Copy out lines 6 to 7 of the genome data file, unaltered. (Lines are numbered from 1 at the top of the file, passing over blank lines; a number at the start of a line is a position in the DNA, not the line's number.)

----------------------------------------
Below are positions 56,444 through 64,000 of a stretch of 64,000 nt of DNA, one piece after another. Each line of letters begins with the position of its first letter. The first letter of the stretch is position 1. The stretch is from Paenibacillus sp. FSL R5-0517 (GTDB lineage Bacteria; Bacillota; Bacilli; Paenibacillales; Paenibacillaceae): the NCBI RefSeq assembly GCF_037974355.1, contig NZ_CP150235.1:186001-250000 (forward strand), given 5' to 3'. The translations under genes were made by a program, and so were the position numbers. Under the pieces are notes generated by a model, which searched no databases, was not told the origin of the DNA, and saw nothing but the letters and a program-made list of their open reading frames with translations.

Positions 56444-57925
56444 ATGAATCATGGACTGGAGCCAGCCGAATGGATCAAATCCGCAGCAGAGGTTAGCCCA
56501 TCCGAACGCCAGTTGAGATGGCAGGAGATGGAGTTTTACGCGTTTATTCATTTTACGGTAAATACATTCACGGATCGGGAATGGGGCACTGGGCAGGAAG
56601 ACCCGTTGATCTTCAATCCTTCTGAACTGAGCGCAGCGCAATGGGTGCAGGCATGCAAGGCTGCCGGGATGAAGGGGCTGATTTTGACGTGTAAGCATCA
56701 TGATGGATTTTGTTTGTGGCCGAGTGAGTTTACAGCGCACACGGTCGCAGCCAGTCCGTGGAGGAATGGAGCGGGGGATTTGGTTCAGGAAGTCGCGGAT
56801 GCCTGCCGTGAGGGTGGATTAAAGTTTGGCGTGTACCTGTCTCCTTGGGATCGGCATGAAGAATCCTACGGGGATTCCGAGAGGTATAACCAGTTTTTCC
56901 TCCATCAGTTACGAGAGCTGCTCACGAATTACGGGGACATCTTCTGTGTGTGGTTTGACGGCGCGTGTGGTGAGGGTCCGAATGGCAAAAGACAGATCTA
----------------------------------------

56701 TGATGGATTTTGTTTGTGGCCGAGTGAGTTTACAGCGCACACGGTCGCAGCCAGTCCGTGGAGGAATGGAGCGGGGGATTTGGTTCAGGAAGTCGCGGAT
56801 GCCTGCCGTGAGGGTGGATTAAAGTTTGGCGTGTACCTGTCTCCTTGGGATCGGCATGAAGAATCCTACGGGGATTCCGAGAGGTATAACCAGTTTTTCC